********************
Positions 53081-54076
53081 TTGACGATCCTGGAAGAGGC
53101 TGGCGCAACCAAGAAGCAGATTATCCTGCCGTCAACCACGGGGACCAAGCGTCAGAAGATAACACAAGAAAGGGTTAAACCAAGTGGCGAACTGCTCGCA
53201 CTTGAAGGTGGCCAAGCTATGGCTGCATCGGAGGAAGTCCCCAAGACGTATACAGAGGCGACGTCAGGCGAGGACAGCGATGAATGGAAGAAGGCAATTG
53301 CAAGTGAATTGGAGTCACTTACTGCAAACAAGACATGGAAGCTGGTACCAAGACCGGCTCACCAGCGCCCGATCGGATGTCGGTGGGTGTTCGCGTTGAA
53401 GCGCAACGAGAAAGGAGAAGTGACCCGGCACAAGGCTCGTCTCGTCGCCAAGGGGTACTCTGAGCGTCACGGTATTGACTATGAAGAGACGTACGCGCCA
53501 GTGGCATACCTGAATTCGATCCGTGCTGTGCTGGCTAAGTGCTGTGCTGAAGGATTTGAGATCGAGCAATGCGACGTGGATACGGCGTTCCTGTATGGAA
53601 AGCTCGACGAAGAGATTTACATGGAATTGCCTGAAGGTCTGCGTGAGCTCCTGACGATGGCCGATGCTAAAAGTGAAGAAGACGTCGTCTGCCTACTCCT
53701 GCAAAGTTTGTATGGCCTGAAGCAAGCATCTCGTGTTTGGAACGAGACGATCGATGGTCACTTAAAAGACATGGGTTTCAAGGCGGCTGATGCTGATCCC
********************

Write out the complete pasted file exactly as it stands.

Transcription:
Positions 53081-54076
53081 TTGACGATCCTGGAAGAGGC
53101 TGGCGCAACCAAGAAGCAGATTATCCTGCCGTCAACCACGGGGACCAAGCGTCAGAAGATAACACAAGAAAGGGTTAAACCAAGTGGCGAACTGCTCGCA
53201 CTTGAAGGTGGCCAAGCTATGGCTGCATCGGAGGAAGTCCCCAAGACGTATACAGAGGCGACGTCAGGCGAGGACAGCGATGAATGGAAGAAGGCAATTG
53301 CAAGTGAATTGGAGTCACTTACTGCAAACAAGACATGGAAGCTGGTACCAAGACCGGCTCACCAGCGCCCGATCGGATGTCGGTGGGTGTTCGCGTTGAA
53401 GCGCAACGAGAAAGGAGAAGTGACCCGGCACAAGGCTCGTCTCGTCGCCAAGGGGTACTCTGAGCGTCACGGTATTGACTATGAAGAGACGTACGCGCCA
53501 GTGGCATACCTGAATTCGATCCGTGCTGTGCTGGCTAAGTGCTGTGCTGAAGGATTTGAGATCGAGCAATGCGACGTGGATACGGCGTTCCTGTATGGAA
53601 AGCTCGACGAAGAGATTTACATGGAATTGCCTGAAGGTCTGCGTGAGCTCCTGACGATGGCCGATGCTAAAAGTGAAGAAGACGTCGTCTGCCTACTCCT
53701 GCAAAGTTTGTATGGCCTGAAGCAAGCATCTCGTGTTTGGAACGAGACGATCGATGGTCACTTAAAAGACATGGGTTTCAAGGCGGCTGATGCTGATCCC